There wasn’t much time for thoughtful reflection when Desire’e Salazar gave birth to her first child, Dontae Smith. She had just turned 17. She was a high-school junior.
“The only thing I was thinking at that time was, ‘Lord, how am I going to take care of a baby?’” Salazar said.
With the help of family, Salazar managed. Living with her boyfriend, she held a job at a gas station, stayed in school and cared for Dontae. She graduated from Spring Hill High with her class, she recalls, with a 3.4 GPA. Looking back, she isn’t sure how she managed – she and her boyfriend had a second son two years later, and after they split she later had a third – but knows she was motivated by wanting to do better.
“Just wanting to do right by Dontae,” said Salazar, now 35. “Just make sure that he had what he needed and that kind of thing.”
Supported by family, Salazar has negotiated the challenge of life as a young single mother of three. Her eldest is now a freshman at Georgia Tech, a graduate of the same high school as her mother, a promising A-back with an opportunity to earn a degree from a school ranked in the top 40 nationally.
Her devotion has not escaped him. Last month, the two sat next to each other at the kitchen table of their apartment in Spring Hill, a rapidly growing city on the southern edge of the Nashville metropolitan area. Smith was asked what motivated him. Without hesitation, he pointed at his mother.
“Seeing how proud all this makes her and everything, how good I do, that motivates me to keep on doing it, stay on the right path,” he said.
The two talk in a way that is not like the usual mother-son interaction. At 35 and 18, they can sound and act more like older sister/younger brother.
“We basically grew up together,” said Salazar, a manager at a veterinary hospital. “It was like, a lot of things that he was experiencing or feeling, or just being upset or frustrated or whatever, I could relate a little bit more because I was younger when I had him and still was going through those types of feelings and frustrations. We’re pretty close.”
The outcomes for children of teen mothers can be grim. According to research, they’re more likely than children of older parents to repeat grades, become incarcerated and themselves become teenage parents. But with the support of family, Salazar and her three boys (Dontae’s two younger brothers are Desmond Smith, a rising junior and himself a promising football player, and Seneca Caldwell, 10) have managed.
“That kid never gets in trouble,” said Riley Howard, Smith’s trainer. “He says, ‘Yes, sir/No, sir, Yes, ma’am/No ma’am.’ His mom really raised him well.”
Smith’s father (Donel Smith) is involved in his life – he has attended his games and was part of the contingent that brought him to Tech on Tuesday to check in and begin his freshman year. But Smith’s mother carries the load.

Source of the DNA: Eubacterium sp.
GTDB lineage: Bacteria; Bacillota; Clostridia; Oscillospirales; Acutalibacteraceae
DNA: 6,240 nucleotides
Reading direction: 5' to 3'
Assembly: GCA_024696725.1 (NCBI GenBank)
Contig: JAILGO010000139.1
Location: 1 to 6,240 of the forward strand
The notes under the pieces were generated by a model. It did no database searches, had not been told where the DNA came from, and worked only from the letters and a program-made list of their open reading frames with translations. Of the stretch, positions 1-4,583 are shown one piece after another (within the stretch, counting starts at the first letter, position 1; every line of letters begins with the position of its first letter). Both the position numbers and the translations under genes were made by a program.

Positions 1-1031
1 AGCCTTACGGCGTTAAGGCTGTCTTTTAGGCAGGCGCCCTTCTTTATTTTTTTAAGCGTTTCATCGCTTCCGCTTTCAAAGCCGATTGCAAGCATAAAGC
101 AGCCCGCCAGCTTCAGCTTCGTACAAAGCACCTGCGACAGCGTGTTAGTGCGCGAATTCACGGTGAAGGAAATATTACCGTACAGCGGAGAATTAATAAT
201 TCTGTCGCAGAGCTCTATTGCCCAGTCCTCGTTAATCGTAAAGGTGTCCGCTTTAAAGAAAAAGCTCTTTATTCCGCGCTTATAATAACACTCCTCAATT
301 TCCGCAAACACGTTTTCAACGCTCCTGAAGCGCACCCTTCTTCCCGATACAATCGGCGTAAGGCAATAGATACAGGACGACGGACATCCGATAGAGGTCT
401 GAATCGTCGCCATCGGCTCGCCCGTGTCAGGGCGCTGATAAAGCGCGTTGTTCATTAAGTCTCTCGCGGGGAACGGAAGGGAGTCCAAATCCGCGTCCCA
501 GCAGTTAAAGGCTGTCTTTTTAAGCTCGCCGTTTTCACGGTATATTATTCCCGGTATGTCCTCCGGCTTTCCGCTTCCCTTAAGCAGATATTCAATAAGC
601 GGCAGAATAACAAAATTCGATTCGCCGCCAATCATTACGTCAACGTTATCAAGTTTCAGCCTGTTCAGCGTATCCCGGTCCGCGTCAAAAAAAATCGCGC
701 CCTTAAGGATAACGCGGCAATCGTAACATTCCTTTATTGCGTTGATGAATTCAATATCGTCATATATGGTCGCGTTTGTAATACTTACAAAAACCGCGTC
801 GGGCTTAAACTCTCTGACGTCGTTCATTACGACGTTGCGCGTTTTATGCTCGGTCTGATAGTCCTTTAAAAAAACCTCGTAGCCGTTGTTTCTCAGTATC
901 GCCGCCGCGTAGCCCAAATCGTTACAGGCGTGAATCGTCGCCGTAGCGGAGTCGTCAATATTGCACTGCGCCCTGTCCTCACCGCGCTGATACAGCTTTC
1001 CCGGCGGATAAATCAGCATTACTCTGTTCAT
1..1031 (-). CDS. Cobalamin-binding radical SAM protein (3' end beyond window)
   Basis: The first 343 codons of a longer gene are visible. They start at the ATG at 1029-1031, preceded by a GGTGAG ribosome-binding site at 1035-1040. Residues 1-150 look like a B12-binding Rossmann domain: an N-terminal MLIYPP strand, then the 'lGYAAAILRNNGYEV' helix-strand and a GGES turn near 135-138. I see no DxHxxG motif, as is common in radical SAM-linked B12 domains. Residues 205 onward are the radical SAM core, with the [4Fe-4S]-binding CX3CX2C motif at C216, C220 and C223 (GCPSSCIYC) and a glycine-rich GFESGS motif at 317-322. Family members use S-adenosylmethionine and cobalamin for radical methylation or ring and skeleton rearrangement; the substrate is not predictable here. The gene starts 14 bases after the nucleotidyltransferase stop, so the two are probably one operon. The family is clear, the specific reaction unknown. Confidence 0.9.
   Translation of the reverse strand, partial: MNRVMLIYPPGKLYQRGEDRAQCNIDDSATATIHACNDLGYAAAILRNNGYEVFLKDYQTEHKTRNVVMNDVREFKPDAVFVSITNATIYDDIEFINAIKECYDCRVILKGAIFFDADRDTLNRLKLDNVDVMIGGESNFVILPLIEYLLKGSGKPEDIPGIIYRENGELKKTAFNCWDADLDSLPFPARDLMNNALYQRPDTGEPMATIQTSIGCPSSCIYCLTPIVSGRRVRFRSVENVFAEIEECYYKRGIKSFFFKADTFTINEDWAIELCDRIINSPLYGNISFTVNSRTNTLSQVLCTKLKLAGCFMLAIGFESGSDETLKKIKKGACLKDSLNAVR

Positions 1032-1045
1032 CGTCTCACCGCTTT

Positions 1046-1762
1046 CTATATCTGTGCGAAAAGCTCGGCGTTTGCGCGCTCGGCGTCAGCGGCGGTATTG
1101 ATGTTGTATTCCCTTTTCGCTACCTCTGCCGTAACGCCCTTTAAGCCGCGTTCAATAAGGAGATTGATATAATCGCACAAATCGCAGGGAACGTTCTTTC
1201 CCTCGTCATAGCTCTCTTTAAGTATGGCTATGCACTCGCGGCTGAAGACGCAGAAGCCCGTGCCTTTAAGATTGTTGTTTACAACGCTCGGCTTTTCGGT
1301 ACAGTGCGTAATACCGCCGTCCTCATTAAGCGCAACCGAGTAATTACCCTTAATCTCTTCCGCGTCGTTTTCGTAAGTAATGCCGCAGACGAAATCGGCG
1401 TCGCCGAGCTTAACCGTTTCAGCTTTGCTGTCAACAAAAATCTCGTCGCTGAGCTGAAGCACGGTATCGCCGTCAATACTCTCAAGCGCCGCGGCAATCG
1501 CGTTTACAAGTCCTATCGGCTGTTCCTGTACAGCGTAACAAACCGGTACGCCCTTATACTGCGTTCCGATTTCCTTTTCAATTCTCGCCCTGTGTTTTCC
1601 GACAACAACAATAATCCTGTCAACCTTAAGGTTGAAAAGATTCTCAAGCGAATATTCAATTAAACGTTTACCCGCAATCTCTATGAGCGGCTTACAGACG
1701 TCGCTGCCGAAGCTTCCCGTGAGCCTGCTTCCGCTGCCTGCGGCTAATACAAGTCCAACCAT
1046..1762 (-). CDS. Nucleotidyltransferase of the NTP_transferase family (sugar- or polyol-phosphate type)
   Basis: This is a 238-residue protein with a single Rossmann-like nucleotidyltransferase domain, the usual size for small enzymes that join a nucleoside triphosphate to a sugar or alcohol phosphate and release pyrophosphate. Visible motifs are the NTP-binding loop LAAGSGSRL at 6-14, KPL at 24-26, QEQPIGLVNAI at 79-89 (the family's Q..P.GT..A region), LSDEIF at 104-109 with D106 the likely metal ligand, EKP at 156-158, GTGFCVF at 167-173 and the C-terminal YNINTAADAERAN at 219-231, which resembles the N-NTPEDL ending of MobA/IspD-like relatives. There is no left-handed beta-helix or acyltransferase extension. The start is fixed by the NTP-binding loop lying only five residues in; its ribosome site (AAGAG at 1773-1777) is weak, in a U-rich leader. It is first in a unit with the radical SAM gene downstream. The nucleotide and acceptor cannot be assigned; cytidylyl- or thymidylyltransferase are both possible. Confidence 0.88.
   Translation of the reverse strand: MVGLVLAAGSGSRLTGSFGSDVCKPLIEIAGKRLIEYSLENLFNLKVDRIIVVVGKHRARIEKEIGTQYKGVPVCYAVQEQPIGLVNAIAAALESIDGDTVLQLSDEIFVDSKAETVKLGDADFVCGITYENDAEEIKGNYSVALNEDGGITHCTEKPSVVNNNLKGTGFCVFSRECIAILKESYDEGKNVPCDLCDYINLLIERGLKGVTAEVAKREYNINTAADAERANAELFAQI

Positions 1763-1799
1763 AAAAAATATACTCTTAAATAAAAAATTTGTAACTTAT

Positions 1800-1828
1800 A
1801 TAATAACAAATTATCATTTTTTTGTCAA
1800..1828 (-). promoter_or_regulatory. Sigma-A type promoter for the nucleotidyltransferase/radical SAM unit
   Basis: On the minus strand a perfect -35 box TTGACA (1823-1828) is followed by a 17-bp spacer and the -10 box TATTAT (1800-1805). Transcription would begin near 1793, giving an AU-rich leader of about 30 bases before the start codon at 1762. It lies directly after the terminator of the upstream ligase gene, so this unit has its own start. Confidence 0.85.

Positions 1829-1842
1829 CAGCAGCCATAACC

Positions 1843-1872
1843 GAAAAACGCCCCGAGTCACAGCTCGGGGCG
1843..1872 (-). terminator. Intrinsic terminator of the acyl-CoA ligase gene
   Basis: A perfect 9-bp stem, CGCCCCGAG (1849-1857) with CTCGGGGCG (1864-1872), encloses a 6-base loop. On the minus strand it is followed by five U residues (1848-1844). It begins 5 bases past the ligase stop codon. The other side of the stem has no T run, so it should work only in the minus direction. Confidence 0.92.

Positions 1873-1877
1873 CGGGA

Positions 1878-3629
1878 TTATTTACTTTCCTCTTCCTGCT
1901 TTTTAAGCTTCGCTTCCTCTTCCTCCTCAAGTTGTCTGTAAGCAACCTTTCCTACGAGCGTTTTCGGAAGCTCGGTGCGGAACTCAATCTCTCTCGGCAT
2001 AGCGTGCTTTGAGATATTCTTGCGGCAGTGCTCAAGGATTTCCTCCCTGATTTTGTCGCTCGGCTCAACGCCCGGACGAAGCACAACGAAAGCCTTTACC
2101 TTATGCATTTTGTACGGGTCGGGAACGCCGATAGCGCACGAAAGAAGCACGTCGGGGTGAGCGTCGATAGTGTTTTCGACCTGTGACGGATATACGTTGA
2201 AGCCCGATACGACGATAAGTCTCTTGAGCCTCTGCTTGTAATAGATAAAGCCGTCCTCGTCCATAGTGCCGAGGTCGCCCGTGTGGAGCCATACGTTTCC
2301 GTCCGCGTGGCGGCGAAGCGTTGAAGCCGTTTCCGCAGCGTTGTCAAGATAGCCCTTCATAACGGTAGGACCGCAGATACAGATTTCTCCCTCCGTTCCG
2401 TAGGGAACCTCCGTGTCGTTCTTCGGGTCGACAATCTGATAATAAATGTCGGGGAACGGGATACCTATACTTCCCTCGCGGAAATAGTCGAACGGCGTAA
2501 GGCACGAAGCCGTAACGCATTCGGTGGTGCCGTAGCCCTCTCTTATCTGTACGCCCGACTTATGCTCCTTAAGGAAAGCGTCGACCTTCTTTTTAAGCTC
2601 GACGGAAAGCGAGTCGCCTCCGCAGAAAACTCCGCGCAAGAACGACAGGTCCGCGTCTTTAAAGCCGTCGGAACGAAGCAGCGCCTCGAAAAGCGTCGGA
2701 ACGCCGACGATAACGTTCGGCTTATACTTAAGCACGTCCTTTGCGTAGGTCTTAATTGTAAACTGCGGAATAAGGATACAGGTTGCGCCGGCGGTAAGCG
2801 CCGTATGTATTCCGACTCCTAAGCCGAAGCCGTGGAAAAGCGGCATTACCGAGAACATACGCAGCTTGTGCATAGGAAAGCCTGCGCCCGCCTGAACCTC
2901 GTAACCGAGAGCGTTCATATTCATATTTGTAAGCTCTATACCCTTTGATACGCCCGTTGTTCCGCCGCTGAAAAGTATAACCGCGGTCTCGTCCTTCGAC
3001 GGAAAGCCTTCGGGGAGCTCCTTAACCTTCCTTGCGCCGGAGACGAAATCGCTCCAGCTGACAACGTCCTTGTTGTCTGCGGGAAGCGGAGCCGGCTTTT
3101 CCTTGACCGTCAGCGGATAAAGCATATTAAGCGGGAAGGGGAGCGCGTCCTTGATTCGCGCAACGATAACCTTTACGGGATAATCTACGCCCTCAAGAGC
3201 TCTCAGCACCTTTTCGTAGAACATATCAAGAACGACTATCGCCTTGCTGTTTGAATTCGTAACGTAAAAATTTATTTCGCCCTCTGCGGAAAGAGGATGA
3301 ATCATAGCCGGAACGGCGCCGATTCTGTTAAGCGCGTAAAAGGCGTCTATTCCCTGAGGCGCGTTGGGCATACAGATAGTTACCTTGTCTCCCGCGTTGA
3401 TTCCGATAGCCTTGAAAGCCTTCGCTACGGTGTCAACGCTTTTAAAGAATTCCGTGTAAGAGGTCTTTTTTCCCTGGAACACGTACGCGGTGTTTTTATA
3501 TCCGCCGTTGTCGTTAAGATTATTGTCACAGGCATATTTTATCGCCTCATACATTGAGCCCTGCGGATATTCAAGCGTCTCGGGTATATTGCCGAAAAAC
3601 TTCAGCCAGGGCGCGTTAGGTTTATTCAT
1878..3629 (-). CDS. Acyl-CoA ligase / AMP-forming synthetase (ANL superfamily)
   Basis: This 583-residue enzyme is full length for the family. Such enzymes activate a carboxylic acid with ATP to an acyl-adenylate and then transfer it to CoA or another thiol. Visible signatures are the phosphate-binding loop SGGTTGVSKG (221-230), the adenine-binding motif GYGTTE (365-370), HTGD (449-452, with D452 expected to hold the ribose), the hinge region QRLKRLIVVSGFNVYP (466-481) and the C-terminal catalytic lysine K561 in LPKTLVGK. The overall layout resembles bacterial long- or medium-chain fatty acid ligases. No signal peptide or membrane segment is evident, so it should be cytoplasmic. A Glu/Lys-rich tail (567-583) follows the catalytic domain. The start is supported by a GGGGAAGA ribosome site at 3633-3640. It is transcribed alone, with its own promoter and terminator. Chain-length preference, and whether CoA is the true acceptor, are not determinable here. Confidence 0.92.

“Very nurturing, caring,” said Salazar’s mother, Anatecia Salazar, who lives in Newnan. “She works really hard for those boys.”
For his football, that has included training with Howard and also having him play on a travel seven-on-seven team. Smith credits Howard for developing the speed and agility that won him a scholarship offer from Tech last summer that he quickly accepted. At a Tech camp, he ran the 40-yard dash in 4.4 seconds (or 4.3, depending on whom you ask), a performance so stunning that coach Paul Johnson came over to time Smith himself to make sure.
At Spring Hill, he ran for more than 4,200 yards and 45 touchdowns over his final two seasons and was a finalist for the Class 4A Mr. Football award as a senior. Inside linebackers coach Andy McCollum, who recruited Smith, likened his game video to a video game.
Howard, who trains high-school, college and pro players in his Elite 3 program, predicts that Smith will leave Tech “in the history books.”
“You’ve got a kid who, his body has not even developed all the way, and with his grit and want-to and determination just to work hard, he’s going to put on more muscle, he’s going to get faster,” Howard said.
Smith hopes that playing and studying at Tech will lead to a better life, both for him and his mother.
“Because I want to see her happy and not working,” Smith said. “And the only way I can do that is I stay on the right path, go to college, maybe go to the NFL or graduate from college and get a good job.”
“He cares for her a lot,” Anatecia Salazar said. “He worries about her – single mom. He’s pretty much the man of the house, so he really looks up to her and looks after her and wants to make sure everything’s OK.”
A couple of weeks ago, Smith got a tattoo of his mother’s name on his left forearm, which was flattering, but she’s still his mother.
“I’m like, Oh, gosh, that’s big, but thanks,” Salazar said.
On Tuesday, as a small army of Smith’s family checked him in at Tech, Salazar allowed herself a moment of satisfaction and a sigh of relief.
“It’s just a feeling of, you just hope that they take everything with them that you taught them and they keep those values and listen,” Salazar said. “But, yeah, it’s definitely a good feeling, because that’s a big accomplishment on both ends, on my end and his.”
The third in a series of profiles of members of Tech’s incoming freshman class.
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